Wednesday, May 03, 2006

Book review--State of War

While anonymous sources are usually not part of a historian's bibliography, sometimes when writing on subjects that involve current events, and especially when writing "insider" works designed to expose illegal or just plain ignorant acts, these are the only sources available. And when the history being written is that of the Bush Administration's culpability in ignoring and cherry-picking the intelligence reports that they used to influence public opinion on the matter of what our nation should do after 9/11, it becomes quite clear that only anonymous sources--or those willing to commit career suicide--would be willing to disclose their knowledge and opinions.
That being said, I was quite surprised how many people actually go on the record in James Risen's account of the CIA's role in providing intelligence to Smirky and the gang. State of War reveals just how much intelligence was ignored (or simply conveniently and cynically disregarded) not just by the higher-ups in the intelligence community or the Administration, but also by the rank-and-file operatives in the CIA. Risen details how Smirky, Rummy, George Tenet, and anyone else in a position of power fostered an entire culture of self-censorship among the organization's analysts and intel gatherers. Inconvenient truths, such as the fact that Saddam Hussein's nuclear weapons programs, as well as his biological and chemical weapons efforts, had been destroyed (almost completely inadvertently) at the time of the first Gulf War, as proven by UN inspections during the 1990s--they found nothing not because Saddam was proficient at hiding them, but because there was nothing to find!--were simply allowed to be swept under the rug in favor of unreliable/hysterical/unsubstantiated rumors and planted stories by interested parties (think Chalabi).
One of the most remarkable chapters in Risen's book contains the story of Sawsan Alhaddad, an Iraqi-born American citizen pressed into undercover service by the CIA. Sawsan was sent back to Iraq in 2002 to interview her brother Saad Tawfiq, who had been one of the scientists working on Saddam's nuclear program. Saad impressed upon Sawsan the utter incoherence of the CIA's line of questioning, which had to do with the location and inner workings of Saddam's current WMD programs, insisting that no such programs existed:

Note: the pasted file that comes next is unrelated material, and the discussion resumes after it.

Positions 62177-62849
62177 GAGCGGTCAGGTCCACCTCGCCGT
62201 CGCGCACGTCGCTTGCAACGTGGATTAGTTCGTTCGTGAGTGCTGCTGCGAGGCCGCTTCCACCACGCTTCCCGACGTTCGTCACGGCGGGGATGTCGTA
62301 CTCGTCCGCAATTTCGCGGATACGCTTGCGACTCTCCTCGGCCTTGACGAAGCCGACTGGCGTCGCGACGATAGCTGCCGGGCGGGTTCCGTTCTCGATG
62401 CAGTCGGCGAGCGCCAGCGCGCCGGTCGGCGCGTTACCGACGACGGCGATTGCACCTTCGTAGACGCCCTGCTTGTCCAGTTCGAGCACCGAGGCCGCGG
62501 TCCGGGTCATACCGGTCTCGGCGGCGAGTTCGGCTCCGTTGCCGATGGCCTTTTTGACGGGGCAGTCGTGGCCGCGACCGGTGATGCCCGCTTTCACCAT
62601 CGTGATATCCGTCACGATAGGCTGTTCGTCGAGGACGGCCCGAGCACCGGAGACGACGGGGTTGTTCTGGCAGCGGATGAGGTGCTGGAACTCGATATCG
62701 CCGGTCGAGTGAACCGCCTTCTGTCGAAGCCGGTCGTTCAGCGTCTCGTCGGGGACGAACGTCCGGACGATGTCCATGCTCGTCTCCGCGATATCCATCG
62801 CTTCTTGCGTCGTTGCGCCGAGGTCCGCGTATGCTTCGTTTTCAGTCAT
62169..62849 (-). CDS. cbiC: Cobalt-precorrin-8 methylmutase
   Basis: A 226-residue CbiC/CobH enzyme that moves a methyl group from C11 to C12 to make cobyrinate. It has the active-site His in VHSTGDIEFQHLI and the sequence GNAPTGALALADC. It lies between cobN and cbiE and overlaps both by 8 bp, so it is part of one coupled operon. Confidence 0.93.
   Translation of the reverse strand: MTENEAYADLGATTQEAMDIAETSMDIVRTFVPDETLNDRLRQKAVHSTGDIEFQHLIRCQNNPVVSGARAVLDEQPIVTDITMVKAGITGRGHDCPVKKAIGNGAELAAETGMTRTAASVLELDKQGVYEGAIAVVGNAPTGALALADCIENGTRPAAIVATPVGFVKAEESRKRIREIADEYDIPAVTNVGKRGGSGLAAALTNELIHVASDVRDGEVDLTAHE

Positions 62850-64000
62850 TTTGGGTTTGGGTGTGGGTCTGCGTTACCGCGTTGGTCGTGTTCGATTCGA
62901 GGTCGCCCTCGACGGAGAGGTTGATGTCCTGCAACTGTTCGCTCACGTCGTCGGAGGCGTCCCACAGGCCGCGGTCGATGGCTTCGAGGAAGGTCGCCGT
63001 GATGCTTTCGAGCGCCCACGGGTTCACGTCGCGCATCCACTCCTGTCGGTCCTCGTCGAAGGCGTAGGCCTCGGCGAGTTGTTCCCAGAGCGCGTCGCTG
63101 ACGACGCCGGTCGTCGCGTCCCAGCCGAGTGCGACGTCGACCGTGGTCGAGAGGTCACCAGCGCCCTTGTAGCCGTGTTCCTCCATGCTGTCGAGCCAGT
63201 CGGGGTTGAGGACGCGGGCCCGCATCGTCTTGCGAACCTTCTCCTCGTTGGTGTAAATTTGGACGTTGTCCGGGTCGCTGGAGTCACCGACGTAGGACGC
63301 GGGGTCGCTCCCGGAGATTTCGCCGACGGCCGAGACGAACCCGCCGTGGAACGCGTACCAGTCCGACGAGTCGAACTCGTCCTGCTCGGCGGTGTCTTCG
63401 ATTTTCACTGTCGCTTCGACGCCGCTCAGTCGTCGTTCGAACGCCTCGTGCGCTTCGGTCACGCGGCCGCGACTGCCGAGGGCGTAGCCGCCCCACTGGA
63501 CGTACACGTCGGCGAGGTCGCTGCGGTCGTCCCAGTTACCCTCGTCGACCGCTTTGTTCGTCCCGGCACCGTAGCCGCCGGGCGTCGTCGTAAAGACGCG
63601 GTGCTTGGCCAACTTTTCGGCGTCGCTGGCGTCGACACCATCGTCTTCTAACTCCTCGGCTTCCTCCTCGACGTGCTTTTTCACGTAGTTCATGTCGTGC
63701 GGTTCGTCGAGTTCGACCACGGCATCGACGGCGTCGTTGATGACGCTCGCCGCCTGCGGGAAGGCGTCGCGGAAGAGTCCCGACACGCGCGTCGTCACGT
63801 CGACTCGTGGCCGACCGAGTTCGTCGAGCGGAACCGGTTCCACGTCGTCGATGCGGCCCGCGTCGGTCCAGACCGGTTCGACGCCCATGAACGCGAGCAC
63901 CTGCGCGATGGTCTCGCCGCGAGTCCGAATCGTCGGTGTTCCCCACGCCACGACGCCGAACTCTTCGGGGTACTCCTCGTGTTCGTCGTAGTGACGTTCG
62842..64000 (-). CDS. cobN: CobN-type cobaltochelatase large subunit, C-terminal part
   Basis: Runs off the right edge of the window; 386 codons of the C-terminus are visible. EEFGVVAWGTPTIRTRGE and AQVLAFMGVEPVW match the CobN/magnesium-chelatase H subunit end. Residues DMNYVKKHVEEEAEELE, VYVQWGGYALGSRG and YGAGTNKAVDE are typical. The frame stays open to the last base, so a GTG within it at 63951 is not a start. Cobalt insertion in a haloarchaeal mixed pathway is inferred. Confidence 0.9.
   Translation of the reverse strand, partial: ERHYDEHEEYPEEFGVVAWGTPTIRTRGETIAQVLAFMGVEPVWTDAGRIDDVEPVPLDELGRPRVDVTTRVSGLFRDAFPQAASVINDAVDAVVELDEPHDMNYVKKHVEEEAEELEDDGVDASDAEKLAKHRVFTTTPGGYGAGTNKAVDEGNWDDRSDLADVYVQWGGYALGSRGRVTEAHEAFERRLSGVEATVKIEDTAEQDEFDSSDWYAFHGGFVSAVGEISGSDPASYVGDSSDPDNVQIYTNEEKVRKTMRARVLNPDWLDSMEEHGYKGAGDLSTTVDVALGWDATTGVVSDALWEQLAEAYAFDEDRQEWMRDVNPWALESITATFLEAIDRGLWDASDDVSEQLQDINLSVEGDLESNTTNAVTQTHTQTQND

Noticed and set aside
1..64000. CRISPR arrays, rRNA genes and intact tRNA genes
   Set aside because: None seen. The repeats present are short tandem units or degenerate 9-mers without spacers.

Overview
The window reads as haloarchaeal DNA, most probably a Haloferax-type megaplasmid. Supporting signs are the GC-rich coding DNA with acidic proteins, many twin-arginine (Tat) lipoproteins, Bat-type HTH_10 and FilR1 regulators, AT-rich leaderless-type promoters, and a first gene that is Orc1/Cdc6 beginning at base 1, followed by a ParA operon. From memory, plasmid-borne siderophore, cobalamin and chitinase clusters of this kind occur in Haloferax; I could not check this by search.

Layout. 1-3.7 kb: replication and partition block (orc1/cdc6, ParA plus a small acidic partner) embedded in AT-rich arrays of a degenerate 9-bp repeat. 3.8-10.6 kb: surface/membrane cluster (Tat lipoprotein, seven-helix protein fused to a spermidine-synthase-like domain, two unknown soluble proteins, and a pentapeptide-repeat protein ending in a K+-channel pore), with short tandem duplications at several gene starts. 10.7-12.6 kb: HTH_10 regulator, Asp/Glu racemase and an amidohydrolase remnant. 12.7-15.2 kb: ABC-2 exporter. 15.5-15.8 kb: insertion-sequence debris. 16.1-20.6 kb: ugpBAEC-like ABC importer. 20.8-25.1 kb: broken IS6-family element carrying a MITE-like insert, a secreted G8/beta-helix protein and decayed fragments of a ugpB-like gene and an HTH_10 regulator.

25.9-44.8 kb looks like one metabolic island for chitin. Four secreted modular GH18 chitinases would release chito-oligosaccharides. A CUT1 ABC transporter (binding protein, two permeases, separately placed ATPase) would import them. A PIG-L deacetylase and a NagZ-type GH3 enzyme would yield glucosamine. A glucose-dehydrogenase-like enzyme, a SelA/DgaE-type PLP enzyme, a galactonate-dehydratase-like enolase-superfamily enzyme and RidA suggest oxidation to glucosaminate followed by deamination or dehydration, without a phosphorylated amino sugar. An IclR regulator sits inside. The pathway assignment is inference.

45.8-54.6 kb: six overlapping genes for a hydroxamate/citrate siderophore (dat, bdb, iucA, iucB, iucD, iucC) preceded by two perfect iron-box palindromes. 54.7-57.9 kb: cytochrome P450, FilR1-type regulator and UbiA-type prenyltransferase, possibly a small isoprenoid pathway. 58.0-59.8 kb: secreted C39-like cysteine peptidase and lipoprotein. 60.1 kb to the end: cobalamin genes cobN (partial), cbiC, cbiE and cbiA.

Sawsan tried to continue with her list of questions, but they all seemed to Saad to be the product of some fantasy. We don't have the resources to make anything anymore, he told her. We don't even have enough spare parts for our conventional military. We can't even shoot down an airplane. We don't have anything left. If the sanctions are ever lifted, then Saddam is certain to restart the programs. But there is nothing now. (pg. 103)

That Sawsan's report was completely ignored by her handlers reveals the sickness that had taken hold of the CIA by 2002.
Risen's account jibes with Bamford's A Pretext for War (which I reviewed here), another "insider" account of the failure of our intelligence agencies. Both books tell the same story of utter incompetence, but Risen provides an actual rationale for those agents who refused to do their jobs properly--whistleblowers were not only ignored, but censured and exiled within the organization. Smirky and his goons simply didn't want to hear any reports or evidence that didn't fit their agenda (as the "Downing Street Memos" allude to). As the saying goes, "a fish stinks from the head"--no one with an interest in retaining their position (or even their paycheck) was able to do their job properly for fear of reprisal from above. This air of fear and willful ignorance does not excuse these agents for their complicity in our war crimes, I would argue, but it does help us place the blame where it belongs: squarely at the feet of Smirky and his cabinet.


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